Getting Back to Nature: Farm de Lek

10 February 2015, BKK Kids

As city dwellers, many of us yearn for open pastures, fresh air and natural surroundings. Farm de Lek aims to give us just that – and more. We spoke with Khun Gaye Pantrat, owner of the farm (and granddaughter of the original owner, Lek). “Farm de Lek is an opportunity for city children to come and spend time outdoors,” she explains.  “Playing and learning through outdoor activities not only gives kids more freedom but also helps them build skills, and experience happiness among nature.”

Located in Klong 15 Rangsit of Nakon Nayok province, about an hour drive from central Bangkok, Farm de Lek is situated in an area known for having one of the largest plant nurseries near Bangkok. Khun Lek was a part-time gardener himself, operating a mango farm. After years of farming, Khun Lek turned to pine and gum trees that unfortunately, later burned down in a fire. This land was subsequently left unattended for years, as Khun Lek’s descendants mostly live in Bangkok.

These days, Khun Gaye has revived some of the farm’s commercial activities. “I wanted to re-develop some of this land into agricultural grounds, as in the past. It is now a working farm, with a fishery and plant nursery,” she says.

In addition, Farm de Lek serves as a “play farm” for children, creating enriching new outdoor experiences. The menagerie includes horses, goats, pigs, hens, ducks, rabbits and fish. “They all have their roles in making this farm a pleasant place and a learning ground for young visitors,” explains Khun Gaye.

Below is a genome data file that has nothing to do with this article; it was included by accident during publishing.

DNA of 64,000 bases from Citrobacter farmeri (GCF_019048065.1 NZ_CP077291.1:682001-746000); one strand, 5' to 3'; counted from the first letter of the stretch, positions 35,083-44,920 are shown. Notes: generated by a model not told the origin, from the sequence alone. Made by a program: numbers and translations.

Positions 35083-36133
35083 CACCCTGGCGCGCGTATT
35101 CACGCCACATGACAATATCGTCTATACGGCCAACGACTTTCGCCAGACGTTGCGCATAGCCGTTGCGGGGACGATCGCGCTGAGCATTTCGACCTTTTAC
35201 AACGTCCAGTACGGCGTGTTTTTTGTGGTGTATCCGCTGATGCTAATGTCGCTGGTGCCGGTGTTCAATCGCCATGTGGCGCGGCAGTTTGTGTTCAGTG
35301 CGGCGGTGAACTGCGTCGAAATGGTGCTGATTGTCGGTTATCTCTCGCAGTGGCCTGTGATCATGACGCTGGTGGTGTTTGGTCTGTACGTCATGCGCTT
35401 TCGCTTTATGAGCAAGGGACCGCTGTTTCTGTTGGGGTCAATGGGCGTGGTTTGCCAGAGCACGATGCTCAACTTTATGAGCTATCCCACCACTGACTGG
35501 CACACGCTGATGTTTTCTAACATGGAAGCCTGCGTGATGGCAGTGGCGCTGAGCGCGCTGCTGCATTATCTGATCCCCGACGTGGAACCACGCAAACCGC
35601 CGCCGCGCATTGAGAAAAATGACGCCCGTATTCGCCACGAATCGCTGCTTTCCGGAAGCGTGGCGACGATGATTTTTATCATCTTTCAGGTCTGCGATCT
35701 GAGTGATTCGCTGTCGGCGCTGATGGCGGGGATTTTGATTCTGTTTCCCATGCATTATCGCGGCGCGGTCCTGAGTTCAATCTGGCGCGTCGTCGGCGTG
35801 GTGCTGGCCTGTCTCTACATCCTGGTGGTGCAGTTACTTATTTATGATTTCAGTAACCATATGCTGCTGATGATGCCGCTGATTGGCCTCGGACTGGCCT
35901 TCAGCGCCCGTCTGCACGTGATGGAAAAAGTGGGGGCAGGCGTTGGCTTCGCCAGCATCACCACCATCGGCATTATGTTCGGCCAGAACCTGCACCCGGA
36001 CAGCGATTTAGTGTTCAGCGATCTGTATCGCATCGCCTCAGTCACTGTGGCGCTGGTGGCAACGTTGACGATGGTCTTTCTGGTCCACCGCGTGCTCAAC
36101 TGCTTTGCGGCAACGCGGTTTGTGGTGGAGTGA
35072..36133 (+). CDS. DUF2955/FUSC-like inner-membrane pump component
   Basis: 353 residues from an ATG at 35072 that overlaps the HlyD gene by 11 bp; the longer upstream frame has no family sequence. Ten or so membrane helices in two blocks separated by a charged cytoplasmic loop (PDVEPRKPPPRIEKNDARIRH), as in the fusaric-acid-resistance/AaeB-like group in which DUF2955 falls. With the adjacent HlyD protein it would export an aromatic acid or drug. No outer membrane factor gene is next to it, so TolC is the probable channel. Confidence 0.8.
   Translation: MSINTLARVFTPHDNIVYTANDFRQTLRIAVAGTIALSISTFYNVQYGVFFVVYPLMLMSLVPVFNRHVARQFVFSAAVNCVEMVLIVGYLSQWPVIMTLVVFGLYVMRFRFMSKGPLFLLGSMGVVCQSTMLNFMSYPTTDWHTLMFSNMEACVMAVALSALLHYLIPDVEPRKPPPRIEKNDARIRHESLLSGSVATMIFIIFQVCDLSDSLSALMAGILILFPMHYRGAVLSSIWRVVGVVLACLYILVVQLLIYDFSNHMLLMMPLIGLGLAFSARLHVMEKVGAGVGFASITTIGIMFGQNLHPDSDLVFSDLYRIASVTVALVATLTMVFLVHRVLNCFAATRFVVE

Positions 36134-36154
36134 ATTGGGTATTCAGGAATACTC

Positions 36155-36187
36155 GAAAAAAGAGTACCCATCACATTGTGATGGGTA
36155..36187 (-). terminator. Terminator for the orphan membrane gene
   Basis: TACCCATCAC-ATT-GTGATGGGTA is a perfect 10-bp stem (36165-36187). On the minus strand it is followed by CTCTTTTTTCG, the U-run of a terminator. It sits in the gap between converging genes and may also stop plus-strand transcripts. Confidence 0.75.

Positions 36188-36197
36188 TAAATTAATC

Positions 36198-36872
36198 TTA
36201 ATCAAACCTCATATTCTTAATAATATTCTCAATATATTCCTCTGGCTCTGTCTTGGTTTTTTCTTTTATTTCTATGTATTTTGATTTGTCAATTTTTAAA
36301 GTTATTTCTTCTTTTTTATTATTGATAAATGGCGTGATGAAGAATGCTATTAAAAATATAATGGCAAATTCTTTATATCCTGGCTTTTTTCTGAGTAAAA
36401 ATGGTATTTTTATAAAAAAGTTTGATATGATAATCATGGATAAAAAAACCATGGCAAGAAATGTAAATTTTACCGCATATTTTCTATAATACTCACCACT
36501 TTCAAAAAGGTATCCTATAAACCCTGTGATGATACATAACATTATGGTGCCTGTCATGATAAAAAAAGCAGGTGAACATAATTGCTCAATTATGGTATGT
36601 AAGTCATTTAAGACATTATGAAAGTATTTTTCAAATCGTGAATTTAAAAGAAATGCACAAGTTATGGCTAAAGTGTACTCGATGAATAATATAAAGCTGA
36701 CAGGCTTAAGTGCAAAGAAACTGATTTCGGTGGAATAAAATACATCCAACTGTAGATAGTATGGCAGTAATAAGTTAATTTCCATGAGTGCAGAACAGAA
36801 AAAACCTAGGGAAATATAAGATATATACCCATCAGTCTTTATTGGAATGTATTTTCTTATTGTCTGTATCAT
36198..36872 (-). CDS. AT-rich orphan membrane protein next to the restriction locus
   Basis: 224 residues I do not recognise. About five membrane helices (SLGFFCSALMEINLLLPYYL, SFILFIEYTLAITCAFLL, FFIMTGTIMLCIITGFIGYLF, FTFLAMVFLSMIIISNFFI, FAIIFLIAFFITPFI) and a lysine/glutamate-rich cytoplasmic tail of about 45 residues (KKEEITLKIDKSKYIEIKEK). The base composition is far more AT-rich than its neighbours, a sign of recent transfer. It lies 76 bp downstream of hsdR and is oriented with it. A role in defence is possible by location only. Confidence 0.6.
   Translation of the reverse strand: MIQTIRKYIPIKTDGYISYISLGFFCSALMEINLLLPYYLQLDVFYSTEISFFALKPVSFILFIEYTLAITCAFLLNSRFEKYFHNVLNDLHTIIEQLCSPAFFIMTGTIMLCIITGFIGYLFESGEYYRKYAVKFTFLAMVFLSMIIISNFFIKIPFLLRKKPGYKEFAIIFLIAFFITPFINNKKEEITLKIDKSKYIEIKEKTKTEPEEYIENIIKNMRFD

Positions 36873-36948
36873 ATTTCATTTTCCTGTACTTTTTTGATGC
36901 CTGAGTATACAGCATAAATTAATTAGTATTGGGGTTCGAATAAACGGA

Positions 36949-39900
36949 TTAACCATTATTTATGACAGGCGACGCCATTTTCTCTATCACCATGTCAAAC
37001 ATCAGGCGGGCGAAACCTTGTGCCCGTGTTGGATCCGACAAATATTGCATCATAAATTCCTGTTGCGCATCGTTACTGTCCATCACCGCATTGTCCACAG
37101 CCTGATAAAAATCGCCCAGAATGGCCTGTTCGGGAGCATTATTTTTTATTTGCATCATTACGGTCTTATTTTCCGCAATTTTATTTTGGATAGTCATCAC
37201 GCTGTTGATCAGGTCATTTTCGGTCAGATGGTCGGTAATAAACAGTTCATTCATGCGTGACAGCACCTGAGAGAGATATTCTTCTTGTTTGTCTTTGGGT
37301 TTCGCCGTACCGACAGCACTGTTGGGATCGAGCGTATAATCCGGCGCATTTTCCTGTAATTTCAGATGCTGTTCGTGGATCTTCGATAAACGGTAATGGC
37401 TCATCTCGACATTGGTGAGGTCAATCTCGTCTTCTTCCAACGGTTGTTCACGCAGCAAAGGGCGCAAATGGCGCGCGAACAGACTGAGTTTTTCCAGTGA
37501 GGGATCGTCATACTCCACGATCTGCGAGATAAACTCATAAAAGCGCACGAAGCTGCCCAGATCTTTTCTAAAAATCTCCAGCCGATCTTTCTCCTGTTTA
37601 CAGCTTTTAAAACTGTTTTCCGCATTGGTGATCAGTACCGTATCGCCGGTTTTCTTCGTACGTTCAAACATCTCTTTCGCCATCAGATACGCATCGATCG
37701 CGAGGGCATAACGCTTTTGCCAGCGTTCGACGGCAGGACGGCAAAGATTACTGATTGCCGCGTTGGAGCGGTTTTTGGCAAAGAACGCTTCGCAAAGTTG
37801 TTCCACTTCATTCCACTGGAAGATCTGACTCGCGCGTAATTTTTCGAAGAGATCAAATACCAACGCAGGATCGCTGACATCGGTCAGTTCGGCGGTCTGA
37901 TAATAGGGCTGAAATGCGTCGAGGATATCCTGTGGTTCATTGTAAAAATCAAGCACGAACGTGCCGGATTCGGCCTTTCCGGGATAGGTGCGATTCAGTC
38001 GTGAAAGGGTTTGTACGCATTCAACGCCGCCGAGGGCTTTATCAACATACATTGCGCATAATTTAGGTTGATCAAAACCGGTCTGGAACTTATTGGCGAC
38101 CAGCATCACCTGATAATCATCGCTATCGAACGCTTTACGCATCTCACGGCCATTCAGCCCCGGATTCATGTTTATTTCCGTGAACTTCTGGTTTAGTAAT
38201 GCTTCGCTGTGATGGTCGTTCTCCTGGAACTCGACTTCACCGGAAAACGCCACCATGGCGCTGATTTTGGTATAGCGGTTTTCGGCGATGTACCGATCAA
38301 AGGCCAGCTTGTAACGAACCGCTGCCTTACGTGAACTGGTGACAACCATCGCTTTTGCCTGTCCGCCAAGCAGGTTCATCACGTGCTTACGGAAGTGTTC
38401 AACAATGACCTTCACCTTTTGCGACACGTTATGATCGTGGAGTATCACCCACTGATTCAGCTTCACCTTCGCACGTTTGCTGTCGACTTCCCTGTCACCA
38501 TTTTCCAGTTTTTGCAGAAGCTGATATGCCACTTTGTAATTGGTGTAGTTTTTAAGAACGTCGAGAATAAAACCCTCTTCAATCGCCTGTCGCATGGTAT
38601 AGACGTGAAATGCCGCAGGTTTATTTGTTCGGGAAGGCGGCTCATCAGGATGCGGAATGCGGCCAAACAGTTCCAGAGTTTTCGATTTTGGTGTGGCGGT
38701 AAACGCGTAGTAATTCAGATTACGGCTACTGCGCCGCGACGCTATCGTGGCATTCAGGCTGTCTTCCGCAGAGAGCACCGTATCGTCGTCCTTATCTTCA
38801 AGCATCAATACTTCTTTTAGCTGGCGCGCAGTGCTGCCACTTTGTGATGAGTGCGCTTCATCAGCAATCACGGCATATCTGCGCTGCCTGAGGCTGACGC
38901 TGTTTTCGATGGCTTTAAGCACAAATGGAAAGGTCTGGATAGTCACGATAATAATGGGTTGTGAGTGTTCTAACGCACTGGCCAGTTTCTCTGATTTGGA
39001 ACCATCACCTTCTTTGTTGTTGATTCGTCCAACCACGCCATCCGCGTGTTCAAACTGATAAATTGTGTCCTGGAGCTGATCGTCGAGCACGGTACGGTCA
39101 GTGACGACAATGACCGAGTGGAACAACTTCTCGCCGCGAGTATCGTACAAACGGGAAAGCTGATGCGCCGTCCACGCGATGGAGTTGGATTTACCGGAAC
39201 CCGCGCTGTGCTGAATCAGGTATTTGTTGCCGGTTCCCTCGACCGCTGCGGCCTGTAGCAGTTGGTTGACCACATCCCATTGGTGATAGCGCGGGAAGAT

Children can take riding lessons, as well as enjoy basic rides on the farm’s two ponies. They can also gather eggs from the chicken coop, learn about how organic fertilizer is made from animal and vegetable waste, and get up close with goats, rabbits and pigs. Moreover, kids can do some gardening in a 3-rai vegetable plot that uses no chemical fertilizers or pesticides, experiencing first-hand how their food is grown.

There is also an outdoor playground for active play and skill-building. The highlight includes a tree house that overlooks an expansive grassy field. Other activities include swimming, canoeing and zip lining.

Khun Gaye aims to develop more workshops in the future, teaching visitors about sustainable farming methods, how to make natural fertilizer, cooking with indigenous ingredients, and making pottery from farm by-products.

She adds, “Farm de Lek also promotes farming among kids, which has long been the lifeblood of this country. As technology has gradually taken over, we simply forget where our basic food comes from. We want to bring back a-nearly-lost agricultural culture to our children’s community through fun, engaging experiences.”

To visit Farm de Lek, advanced bookings are required. The farm offers set day programs, which include hands-on farm activities, lunch and play time. Customized itineraries and birthday parties can also be organized. For more information, bookings or directions, please visit www.farmdelek.com.

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